Am J Perinatol 2020; 37(02): 137-145
DOI: 10.1055/s-0039-1683874
Original Article
Thieme Medical Publishers 333 Seventh Avenue, New York, NY 10001, USA.

Neonatal Functional and Structural Connectivity Are Associated with Cerebral Palsy at Two Years of Age

Stephanie L. Merhar
1  Division of Neonatology, Perinatal Institute, Cincinnati Children's Hospital Medical Center, Cincinnati, Ohio
2  Department of Pediatrics, University of Cincinnati, Cincinnati, Ohio
,
Elveda Gozdas
3  Psychiatry and Behavioral Sciences, Stanford University, Stanford, California
,
Jean A. Tkach
4  Imaging Research Center, Cincinnati Children's Hospital Medical Center, Cincinnati, Ohio
5  Department of Radiology, Cincinnati Children's Hospital Medical Center, Cincinnati, Ohio
,
Nehal A. Parikh
1  Division of Neonatology, Perinatal Institute, Cincinnati Children's Hospital Medical Center, Cincinnati, Ohio
2  Department of Pediatrics, University of Cincinnati, Cincinnati, Ohio
,
Beth M. Kline-Fath
5  Department of Radiology, Cincinnati Children's Hospital Medical Center, Cincinnati, Ohio
,
Lili He
1  Division of Neonatology, Perinatal Institute, Cincinnati Children's Hospital Medical Center, Cincinnati, Ohio
,
Weihong Yuan
5  Department of Radiology, Cincinnati Children's Hospital Medical Center, Cincinnati, Ohio
6  Pediatric Neuroimaging Research Consortium, Cincinnati Children's Hospital Medical Center, Cincinnati, Ohio
,
Mekibib Altaye
7  Division of Biostatistics and Epidemiology, Cincinnati Children's Hospital Medical Center, Cincinnati, Ohio
,
James L. Leach
5  Department of Radiology, Cincinnati Children's Hospital Medical Center, Cincinnati, Ohio
,
Scott K. Holland
8  Medpace Imaging Core Laboratory, Medpace Inc., Cincinnati, Ohio
› Author Affiliations
Funding Financial support for this project was received from the Thrasher Research Fund, project 9190 (Merhar) and KL2 TR001426 (Merhar).
Further Information

Publication History

04 September 2018

05 February 2019

Publication Date:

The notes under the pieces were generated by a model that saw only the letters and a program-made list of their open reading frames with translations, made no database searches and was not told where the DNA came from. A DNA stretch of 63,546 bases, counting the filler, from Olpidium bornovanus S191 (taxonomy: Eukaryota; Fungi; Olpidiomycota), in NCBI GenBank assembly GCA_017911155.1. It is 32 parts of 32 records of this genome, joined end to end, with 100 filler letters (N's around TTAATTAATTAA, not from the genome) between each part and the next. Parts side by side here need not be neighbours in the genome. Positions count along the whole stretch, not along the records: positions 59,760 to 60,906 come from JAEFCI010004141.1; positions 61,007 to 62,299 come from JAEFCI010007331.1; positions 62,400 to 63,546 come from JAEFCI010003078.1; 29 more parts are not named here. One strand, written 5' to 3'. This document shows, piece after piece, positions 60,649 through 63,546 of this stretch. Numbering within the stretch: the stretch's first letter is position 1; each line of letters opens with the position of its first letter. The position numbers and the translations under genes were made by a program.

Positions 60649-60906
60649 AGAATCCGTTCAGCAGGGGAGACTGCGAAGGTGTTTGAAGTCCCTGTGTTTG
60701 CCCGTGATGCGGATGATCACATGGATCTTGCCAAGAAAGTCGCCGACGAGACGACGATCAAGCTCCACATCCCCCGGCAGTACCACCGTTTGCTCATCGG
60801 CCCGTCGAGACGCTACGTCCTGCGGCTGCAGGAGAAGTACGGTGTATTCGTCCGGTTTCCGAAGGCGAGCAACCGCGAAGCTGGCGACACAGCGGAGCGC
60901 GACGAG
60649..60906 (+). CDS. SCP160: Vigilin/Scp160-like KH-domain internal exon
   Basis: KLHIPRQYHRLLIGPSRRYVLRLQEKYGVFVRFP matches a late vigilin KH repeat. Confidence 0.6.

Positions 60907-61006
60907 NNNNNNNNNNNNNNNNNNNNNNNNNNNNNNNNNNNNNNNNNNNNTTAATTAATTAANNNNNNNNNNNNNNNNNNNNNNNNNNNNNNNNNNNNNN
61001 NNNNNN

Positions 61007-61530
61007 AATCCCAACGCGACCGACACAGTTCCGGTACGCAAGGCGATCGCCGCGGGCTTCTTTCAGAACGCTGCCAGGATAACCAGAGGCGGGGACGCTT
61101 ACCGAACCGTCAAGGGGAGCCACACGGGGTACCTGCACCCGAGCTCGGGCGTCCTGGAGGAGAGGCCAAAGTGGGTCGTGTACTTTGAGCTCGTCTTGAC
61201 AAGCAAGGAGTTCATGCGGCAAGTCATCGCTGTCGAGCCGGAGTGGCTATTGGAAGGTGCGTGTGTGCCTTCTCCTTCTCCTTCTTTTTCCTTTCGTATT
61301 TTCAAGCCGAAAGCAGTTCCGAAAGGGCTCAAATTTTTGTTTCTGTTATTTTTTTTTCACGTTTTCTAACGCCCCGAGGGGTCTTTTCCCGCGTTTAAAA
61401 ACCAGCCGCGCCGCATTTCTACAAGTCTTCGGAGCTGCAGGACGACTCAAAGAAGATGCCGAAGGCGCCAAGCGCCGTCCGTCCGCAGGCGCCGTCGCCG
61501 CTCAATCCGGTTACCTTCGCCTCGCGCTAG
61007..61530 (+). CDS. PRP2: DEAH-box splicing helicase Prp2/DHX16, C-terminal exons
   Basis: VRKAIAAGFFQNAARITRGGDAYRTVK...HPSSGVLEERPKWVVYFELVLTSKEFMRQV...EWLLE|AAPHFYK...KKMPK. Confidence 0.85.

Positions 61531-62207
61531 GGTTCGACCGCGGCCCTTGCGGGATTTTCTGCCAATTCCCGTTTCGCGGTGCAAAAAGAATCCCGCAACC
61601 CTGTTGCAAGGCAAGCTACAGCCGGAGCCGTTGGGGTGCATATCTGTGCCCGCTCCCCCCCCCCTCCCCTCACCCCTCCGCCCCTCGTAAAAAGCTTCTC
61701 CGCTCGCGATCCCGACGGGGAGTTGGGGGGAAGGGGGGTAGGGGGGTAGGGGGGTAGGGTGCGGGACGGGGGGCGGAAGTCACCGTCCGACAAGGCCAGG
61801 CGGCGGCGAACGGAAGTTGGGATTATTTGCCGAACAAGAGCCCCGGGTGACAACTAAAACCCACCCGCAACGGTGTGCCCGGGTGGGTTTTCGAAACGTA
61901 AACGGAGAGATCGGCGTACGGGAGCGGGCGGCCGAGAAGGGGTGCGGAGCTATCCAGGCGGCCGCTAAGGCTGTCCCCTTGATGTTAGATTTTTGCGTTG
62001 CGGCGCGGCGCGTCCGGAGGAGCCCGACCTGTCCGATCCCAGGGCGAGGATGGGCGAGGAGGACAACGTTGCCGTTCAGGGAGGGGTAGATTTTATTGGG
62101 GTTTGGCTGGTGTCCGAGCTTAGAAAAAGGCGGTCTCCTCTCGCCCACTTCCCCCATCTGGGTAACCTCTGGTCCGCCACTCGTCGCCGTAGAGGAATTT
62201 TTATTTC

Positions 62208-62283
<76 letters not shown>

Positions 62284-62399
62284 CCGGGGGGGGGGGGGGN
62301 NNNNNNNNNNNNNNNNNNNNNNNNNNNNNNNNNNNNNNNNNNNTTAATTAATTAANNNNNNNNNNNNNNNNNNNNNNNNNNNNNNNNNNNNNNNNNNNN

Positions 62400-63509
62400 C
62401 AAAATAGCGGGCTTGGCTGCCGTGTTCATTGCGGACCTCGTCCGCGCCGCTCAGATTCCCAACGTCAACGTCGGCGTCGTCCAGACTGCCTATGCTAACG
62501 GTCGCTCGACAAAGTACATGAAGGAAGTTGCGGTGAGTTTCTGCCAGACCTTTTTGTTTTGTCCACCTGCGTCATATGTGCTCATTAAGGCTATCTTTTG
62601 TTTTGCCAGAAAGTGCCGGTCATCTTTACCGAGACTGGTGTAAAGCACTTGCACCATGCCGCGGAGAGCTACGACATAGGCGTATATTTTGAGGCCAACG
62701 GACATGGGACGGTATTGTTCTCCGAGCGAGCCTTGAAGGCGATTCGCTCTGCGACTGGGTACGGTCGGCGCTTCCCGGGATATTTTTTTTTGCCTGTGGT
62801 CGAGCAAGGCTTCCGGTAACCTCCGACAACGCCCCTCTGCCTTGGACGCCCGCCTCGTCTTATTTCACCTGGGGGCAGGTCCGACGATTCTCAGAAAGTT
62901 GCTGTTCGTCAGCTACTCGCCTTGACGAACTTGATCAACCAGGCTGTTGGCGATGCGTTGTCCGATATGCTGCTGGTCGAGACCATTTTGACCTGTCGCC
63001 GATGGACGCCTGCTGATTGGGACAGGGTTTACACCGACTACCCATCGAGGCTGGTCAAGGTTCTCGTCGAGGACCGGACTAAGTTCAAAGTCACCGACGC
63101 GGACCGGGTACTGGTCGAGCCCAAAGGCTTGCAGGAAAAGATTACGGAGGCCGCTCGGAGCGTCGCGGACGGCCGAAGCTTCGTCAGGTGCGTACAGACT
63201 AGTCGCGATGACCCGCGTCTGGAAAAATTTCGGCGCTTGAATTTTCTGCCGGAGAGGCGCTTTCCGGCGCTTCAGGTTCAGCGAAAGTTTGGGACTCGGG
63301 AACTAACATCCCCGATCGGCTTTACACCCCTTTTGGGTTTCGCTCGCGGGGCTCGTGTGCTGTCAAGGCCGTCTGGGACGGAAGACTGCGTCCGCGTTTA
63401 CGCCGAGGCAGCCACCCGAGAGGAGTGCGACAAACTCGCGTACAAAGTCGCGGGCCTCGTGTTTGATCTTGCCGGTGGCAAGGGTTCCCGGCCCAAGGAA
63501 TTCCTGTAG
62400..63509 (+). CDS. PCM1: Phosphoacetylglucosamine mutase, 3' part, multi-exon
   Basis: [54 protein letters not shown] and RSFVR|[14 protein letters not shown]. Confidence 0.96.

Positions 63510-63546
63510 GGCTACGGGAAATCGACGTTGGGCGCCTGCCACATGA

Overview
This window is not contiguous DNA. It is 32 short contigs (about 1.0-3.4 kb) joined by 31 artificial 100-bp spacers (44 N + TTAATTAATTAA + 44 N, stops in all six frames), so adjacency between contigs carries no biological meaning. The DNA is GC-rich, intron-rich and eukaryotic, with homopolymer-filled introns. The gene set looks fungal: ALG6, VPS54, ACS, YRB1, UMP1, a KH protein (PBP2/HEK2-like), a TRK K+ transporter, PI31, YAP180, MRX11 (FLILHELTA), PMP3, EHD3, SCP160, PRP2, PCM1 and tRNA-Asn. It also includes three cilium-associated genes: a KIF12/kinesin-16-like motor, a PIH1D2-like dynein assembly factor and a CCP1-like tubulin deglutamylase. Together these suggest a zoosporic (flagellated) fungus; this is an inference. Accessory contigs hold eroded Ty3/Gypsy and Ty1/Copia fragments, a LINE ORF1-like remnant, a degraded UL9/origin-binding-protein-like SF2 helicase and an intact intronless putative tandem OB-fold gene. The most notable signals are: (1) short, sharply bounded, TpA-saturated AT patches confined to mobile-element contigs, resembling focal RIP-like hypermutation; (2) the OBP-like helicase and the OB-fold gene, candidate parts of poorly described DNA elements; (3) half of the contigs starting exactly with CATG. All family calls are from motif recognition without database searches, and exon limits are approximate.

27 March 2019 (online)

Abstract

Objective The accuracy of structural magnetic resonance imaging (MRI) to predict later cerebral palsy (CP) in newborns with perinatal brain injury is variable. Diffusion tensor imaging (DTI) and task-based functional MRI (fMRI) show promise as predictive tools. We hypothesized that infants who later developed CP would have reduced structural and functional connectivity as compared with those without CP.

Study Design We performed DTI and fMRI using a passive motor task at 40 to 48 weeks' postmenstrual age in 12 infants with perinatal brain injury. CP was diagnosed at age 2 using a standardized examination.

Results Five infants had CP at 2 years of age, and seven did not have CP. Tract-based spatial statistics showed a widespread reduction of fractional anisotropy (FA) in almost all white matter tracts in the CP group. Using the median FA value in the corticospinal tracts as a cutoff, FA was 100% sensitive and 86% specific to predict CP compared with a sensitivity of 60 to 80% and a specificity of 71% for structural MRI. During fMRI, the CP group had reduced functional connectivity from the right supplemental motor area as compared with the non-CP group.

Conclusion DTI and fMRI obtained soon after birth are potential biomarkers to predict CP in newborns with perinatal brain injury.